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China’s travel service giant Ctrip purchased 45% of Qunar’s shares from Baidu

Rhea Liu

China’s largest online tourism platform Ctrip, will become rival travel website Qunar’s biggest shareholder (non-controlling) with 45% of its shares.

Ctrip acquired Qunar’s stakes from Baidu, the previous primary shareholder of Qunar, with 25% of Ctrip’s own shares.According to Ctrip’s announcement, the newly combined Ctrip-Qunar will be valued at USD 15.6 billion, based on Bloomberg.

According to an internal email by Qunar CEO, Zhuang Chenchao, Qunar will remain independent after the transaction and will negotiate with Ctrip about any future collaboration/competition scheme and choice of a primary focus in the market.

Zhuang also announced that as part of Qunar’s incentive plan, it will lift most of the conditions of its staff’s incentives plan. All current employees can exchange their options in Qunar to Ctrip’s options at a ratio of 1:0.725.

“This milestone transaction will enable us to focus on providing the best travel products and services to our travelers,” James Liang, chairman of the board and CEO of Ctrip said in a statement.

Ctrip and Qunar have held several rounds of negotiations concerning a potential merger and acquisition in the past year. Qunar announced earlier this year it received a takeover offer from Ctrip in May but was reported to have rejected the offer on June 1st. Instead, Ctrip acquired the third largest OTA business platform in China, Yilong, on May 22nd.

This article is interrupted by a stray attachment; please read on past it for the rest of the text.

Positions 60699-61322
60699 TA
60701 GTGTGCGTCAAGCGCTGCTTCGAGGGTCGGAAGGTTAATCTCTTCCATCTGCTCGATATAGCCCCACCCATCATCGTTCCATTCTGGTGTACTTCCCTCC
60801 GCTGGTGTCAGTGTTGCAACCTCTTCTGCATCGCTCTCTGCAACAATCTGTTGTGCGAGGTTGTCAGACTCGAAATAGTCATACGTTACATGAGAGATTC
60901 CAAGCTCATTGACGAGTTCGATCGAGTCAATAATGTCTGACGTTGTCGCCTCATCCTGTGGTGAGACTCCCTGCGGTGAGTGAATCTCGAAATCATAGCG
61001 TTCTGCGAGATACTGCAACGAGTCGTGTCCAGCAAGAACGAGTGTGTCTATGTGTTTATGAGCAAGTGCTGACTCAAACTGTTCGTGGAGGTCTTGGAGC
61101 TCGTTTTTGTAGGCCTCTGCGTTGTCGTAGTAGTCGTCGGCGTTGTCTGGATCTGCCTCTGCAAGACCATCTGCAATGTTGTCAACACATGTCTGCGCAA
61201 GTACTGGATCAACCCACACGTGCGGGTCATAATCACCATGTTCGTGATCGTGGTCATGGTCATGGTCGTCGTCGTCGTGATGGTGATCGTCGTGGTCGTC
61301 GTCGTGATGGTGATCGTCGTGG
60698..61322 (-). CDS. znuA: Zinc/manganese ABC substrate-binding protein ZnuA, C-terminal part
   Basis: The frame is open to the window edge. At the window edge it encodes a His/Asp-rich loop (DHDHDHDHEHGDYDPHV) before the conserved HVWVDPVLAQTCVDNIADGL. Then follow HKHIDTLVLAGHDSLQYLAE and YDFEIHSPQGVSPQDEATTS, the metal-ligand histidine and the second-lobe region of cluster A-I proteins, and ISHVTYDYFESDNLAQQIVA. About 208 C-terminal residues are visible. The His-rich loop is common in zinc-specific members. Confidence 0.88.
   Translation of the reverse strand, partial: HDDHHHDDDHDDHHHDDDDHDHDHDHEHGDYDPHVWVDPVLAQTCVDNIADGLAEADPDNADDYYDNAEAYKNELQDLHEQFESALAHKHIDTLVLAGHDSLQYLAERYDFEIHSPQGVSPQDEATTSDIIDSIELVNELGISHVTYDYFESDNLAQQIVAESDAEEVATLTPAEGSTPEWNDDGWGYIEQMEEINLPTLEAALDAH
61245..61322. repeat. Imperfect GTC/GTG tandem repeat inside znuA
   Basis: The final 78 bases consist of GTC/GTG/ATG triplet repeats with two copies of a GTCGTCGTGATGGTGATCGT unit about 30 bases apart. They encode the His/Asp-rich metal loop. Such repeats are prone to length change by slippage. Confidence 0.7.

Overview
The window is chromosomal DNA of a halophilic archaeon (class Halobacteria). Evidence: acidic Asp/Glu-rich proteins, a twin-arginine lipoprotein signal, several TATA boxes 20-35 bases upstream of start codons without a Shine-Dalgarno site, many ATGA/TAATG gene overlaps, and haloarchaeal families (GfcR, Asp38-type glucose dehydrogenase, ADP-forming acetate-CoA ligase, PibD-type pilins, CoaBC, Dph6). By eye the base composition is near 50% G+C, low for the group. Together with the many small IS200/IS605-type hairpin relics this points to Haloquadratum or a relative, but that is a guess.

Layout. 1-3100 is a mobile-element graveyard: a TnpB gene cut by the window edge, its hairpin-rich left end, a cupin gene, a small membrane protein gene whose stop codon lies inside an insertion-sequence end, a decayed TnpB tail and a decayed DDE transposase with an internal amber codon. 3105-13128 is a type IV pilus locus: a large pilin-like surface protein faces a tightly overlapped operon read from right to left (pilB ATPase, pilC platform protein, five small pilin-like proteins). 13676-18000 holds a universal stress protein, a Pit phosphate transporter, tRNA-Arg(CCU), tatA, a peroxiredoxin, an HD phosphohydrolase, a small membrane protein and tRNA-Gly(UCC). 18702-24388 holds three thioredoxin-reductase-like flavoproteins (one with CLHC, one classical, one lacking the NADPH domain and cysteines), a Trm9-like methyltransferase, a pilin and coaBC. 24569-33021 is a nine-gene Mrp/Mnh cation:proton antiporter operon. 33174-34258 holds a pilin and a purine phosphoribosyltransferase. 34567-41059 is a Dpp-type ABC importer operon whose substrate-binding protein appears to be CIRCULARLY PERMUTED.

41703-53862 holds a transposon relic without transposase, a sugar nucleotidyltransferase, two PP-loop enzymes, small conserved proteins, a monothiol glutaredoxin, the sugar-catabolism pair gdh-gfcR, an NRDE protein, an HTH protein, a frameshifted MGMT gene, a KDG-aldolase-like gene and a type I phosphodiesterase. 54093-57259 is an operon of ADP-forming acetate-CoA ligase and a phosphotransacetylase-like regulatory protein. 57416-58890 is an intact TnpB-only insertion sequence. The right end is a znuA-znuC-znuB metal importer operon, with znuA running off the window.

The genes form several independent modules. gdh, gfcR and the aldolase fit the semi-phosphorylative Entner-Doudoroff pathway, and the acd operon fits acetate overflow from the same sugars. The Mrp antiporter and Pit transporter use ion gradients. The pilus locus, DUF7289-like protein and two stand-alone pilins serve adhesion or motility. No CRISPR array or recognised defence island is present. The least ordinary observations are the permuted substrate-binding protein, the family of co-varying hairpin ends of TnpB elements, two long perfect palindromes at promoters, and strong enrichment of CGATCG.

Priceline, one of the biggest online tourism platforms, has purchased multiple rounds of Ctrip shares over the past month increasing its total shares to 12.63%.

It has become a trend for large Chinese O2O sites to merge in an attempt to dominate their target markets. Chinese Groupon-like site Meituan and Dianping merged in early October, and Chinese classifieds portals 58 and Ganji merged earlier this year. The Internet giants of China Baidu, Alibaba and Tencent commonly implicated in such deals. These mergers will further shape the O2O sector, leaving smaller-scale firms even less of a chance to survive in the market.

(Edited by Rohan Malhotra)

Graphics created by Long Binghua. All rights reserved.

(Top photo from Tencent)

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